Bookmark   June 7, 2010 at 12:56PM
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yellowthumb(5a Ontario)

Hi Denninmi,

That's promising.

Is the Bayer Advanced Tree and Shrub Systemic Insect Killer you are using the same as this one?

http://www.bayeradvanced.com/tree-shrub-care/products/12-month-tree-shrub-protect-feed

Thanks

YT

    Bookmark   June 7, 2010 at 11:34PM
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rhizo_1 (North AL) zone 7

Being odorless does NOT make it safe for indoor use. Only use this product inside if the label clearly states that it is suitable for houseplants. I strongly advise against using imidacloprid inside a home or greenhouse. And don't you have a young child, yellowthumb? There is strong evidence that systemics like imidacloprid contaminates the nectar and pollen of flowering plants, creating a real problem for pollinators.

Your hibiscus will be a target for certain pests, no doubt about it. Even if your plant was completely free of hidden eggs or nymphs, the adults will find the plants when you put them outside.

Gary has some good advice to follow if you are inclined to jump into the battle. I'm with Mike on whether or not it's worth it, though, lol. Good luck to you and let us know what you decide to do.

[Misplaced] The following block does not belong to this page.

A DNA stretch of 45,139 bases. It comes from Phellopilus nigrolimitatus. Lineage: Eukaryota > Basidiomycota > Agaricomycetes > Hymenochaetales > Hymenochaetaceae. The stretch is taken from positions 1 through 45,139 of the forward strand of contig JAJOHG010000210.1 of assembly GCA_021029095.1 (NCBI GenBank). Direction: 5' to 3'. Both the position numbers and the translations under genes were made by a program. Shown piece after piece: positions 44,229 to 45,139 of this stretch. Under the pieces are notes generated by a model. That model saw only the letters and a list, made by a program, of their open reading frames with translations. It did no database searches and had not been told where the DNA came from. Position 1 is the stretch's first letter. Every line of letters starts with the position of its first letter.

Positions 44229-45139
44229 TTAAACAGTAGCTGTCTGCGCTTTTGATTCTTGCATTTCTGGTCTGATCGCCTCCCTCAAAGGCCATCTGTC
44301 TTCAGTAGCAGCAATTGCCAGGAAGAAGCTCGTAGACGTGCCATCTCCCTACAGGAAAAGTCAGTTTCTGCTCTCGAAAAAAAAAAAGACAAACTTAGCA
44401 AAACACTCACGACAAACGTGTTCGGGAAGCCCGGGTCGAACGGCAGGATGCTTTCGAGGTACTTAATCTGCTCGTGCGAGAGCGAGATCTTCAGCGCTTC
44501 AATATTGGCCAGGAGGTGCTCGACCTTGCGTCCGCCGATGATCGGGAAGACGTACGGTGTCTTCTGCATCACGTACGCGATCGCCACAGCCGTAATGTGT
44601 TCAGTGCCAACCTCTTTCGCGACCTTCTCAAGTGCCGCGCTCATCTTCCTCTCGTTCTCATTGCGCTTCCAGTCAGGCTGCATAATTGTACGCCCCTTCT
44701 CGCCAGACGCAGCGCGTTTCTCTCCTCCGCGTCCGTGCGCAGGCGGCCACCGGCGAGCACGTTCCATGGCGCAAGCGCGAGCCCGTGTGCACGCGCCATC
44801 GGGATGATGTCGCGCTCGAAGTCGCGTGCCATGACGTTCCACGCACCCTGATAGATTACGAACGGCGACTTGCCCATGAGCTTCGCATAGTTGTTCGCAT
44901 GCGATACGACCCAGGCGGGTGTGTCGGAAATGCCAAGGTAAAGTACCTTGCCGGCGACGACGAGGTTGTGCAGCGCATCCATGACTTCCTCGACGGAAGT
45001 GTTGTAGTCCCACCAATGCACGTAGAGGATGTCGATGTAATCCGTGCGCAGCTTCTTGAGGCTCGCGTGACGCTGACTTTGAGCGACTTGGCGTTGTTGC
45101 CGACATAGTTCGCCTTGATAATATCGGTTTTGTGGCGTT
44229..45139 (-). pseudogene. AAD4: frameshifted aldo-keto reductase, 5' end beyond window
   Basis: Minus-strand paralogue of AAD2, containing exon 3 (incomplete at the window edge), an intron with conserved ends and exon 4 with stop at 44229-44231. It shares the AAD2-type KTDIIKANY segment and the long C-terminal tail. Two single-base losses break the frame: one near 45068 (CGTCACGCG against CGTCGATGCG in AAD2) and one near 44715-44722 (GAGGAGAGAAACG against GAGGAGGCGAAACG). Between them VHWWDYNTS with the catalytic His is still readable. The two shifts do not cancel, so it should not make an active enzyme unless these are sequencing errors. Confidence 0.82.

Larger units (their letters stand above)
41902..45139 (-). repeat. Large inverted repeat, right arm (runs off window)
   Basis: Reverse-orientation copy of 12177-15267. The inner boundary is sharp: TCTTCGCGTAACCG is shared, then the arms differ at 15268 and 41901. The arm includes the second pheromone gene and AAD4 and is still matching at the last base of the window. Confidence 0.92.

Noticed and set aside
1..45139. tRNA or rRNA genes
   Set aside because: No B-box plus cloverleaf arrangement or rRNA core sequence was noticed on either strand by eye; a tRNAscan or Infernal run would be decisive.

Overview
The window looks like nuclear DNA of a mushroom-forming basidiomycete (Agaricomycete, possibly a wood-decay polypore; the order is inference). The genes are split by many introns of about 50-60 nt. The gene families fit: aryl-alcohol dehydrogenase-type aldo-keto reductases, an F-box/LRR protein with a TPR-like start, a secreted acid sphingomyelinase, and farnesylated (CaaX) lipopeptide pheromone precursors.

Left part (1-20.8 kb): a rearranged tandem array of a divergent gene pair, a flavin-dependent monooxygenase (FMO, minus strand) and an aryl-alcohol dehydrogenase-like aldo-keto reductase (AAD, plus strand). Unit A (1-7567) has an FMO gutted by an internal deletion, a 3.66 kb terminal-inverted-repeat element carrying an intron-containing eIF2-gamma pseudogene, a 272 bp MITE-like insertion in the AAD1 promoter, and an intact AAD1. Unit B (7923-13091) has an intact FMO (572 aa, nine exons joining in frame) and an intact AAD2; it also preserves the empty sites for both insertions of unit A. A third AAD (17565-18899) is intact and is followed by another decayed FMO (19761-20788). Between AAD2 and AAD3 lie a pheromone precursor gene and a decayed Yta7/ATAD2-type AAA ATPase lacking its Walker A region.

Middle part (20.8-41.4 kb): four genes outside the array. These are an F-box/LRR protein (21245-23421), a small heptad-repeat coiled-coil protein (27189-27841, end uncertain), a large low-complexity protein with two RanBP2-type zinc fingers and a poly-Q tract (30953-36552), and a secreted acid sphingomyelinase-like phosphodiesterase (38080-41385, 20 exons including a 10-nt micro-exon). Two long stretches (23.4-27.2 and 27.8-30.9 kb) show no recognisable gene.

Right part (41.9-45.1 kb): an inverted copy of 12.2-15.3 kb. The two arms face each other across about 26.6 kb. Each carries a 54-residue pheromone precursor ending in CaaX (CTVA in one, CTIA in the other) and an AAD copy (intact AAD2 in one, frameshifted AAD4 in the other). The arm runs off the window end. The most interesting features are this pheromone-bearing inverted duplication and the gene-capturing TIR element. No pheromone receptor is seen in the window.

Bookmark   June 8, 2010 at 4:50AM
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yellowthumb(5a Ontario)

Hi Rhizo,

Good concern. It's a powerful poison no matter what.

But in their label, they say you actually can treat indoor plants, you just have to treat them outdoors and wait for them to be dry.

But it's hard to resist the beauty of a Hibiscus in full bloom, especially the double ones. I am kind of debating to myself right now. I have a spare bedroom facing west that nobody lives in. Maybe I could overwinter this only Hibiscus in that room, no other plants so no infections. And if I treat the Hibiscus now, there are still close to 5 months that I bring it indoors. The poison should be minimal. I guess I will wait and see.

Thanks

YT

    Bookmark   June 8, 2010 at 11:41AM
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nanw_4wi(4/SW WI)

I have used the Bayer product on hanging plants that are outdoors during the summer, but after weighing the pros and cons.....I'm inclined to agree w/rhizo on it's use on indoor plants.

It's NOT formulated for indoor use, and therefore no one is certain as to whether it's safe to use indoors or not.

Seems that all such things these days, (I'll use prescription drugs as an example) are often INITIALLY deemed safe, only to discover, years later, that people have suffered health problems due to their use.

Even many pesticide products that were deemed safe years ago, have, in recent years, been discovered to cause health problems in those that have used them.

With that said, I'm imagining the possible health effects of a product that's not even recommended for use in containers indoors. The worst of this is, you may not be aware of the ill effects until YEARS later.

I've decided that I'd prefer the 'test subjects' not be myself or my family.

Though I haven't grown a Hibiscus indoors in several years, when I did, honestly, mine never had a single whitefly.

    Bookmark   June 8, 2010 at 11:53AM